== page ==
What Powers My Alarm System?

What Powers My Alarm System?

As a Customer Service Representative for Protection 1, I receive many questions from customers on how their alarm system is powered. I would like to take this opportunity to share my knowledge and experiences to help give a better understanding on why you shouldn’t have to worry about your alarm system losing power.

Your home alarm system is a “low vol”, or low voltage system. These systems are not wired directly in to your house power, but are powered from your wall electricity by a large transformer. This is basically an AC power adapter and a backup battery found in a panel box installed in your home.

The back up battery takes over and powers your system when the main power transformer is unplugged, goes bad, or when you have a power outage. Low voltage systems require less power consumption to operate and insures that your alarm will work whether or not your electricity is on.

There are two options when it comes to the sensors that are on your doors, windows or those that detect smoke and motion. You can either have a wireless sensor that is powered by batteries inside the individual units. Or, you could have ones that are hardwired. These hardwired sensors would run directly from the back up battery and the power transformer with no batteries necessary. If you do have a battery powered sensor, your system will alert our monitoring station when they are low. This will then create the action for us to call and alert you!

The transformer itself is a 16 volt two-pronged device about the size of your fist, and is generally off white or light tan in appearance. They are commonly screwed into a conventional outlet plate to hold them in place. The transformer is normally installed in garages, attics or closets in your house…though this placement can vary. They should be warm to the touch if they are operating properly.

Backup batteries that are located in your alarm panel (keypad). Normally they need changed once every four years. However, it could be more often if there are a large amount of power outages. Most of the alarm systems on the market use a 12 volt battery that resembles a miniature car battery with .1875  terminals that are commonly referred to as a “F1″ faston. The most common models used are UB1250 or UB1280 which are universal battery model numbers. The 12 refers to the voltage and the 50 or 80 numbers are AH numbers, or ampere hours that the backup battery will continue to operate. These AH numbers bear no weight in the power output of the battery.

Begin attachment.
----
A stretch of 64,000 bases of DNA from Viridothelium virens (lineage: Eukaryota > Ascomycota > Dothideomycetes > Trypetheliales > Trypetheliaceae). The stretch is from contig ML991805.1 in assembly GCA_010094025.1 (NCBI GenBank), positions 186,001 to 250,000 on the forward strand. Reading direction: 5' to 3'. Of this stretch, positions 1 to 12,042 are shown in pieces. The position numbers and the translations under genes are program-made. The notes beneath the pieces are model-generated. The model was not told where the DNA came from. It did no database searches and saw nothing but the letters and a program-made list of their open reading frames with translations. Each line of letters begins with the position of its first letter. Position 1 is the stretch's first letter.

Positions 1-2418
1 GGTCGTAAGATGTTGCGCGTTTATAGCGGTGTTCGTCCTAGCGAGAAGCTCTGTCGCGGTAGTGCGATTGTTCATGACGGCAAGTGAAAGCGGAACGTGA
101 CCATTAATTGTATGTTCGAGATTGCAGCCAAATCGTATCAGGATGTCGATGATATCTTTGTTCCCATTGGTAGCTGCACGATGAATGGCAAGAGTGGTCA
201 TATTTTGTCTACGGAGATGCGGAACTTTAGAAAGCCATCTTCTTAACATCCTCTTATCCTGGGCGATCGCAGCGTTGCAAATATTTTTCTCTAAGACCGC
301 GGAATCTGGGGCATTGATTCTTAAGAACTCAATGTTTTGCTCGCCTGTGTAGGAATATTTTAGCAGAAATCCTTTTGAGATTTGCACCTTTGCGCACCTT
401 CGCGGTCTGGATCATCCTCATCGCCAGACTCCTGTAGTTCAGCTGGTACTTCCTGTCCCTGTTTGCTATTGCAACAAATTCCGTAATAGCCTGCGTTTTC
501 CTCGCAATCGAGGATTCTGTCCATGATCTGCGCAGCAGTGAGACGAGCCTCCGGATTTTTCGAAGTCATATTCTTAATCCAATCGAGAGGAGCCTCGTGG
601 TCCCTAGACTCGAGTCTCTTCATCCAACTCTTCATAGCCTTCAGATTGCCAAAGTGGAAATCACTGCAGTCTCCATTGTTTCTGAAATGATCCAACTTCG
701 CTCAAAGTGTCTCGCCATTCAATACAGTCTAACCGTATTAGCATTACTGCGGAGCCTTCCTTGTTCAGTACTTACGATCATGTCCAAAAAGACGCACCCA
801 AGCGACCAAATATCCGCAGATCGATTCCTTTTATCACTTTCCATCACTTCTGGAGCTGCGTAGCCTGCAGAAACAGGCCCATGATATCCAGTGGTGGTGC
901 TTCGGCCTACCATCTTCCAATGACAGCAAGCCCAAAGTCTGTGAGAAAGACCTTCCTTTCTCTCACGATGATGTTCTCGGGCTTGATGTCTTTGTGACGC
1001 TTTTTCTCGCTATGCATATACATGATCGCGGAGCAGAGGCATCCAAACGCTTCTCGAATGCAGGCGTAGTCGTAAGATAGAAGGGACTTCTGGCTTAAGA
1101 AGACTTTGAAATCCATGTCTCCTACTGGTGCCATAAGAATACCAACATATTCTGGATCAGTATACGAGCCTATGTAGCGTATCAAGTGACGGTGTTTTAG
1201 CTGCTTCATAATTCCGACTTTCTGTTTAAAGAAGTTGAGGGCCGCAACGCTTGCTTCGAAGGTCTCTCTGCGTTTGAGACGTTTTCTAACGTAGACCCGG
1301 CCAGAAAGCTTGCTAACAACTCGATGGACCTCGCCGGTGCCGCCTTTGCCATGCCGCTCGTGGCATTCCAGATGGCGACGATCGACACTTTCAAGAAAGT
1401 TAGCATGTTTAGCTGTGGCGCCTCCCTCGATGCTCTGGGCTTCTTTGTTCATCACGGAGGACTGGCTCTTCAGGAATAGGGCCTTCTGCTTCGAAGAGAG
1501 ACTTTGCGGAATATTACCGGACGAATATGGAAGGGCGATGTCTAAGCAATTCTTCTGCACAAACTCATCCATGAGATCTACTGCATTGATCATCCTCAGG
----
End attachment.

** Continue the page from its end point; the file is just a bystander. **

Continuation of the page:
The use of a transformer as well as a battery insures that you have a fall back method of power in the event of a power outage. This can be especially important for customers that experience severe weather with long-term power outages. This was the case with hurricane Sandy, which left many of our customers with no power or limited power for days. With looting reports all over the news, a working alarm was important to protect the property of our customers in this trying time.

What do I do when my system powers down?

Check your transformer to ensure that it is plugged in and warm to the touch.

  • If the transformer is not warm, ensure that the outlet that it is plugged into is operational.
  • If the outlet is powerless, check your breaker box.

Sometimes, a breaker can get flipped or tripped causing loss of power to the transformer and forcing your battery to drain while you are not at home. You may not even be aware that the system is down until you pass by the keypad and realize that there are no lights on. If the breaker isn’t tripped, the outlet works, the transformer is plugged in and you still have no power to the alarm, that transformer adapter may need replaced.

If the transformer is working and operational, it should be charging the back up battery. Even if the battery goes dead, the system should continue to work from the wall power. When the panel battery begins to get weak, your system will alert you to the problem.

Does your keypad display “BAT” or “Battery”?

This can be caused by a power outage, flipped breakers, or your system may have been unplugged. Your keypad may continue to display the same message after power has been restored. This indicate that your battery is recharging. If the same message remains on your display after 72 hours, please contact Customer Service for assistance.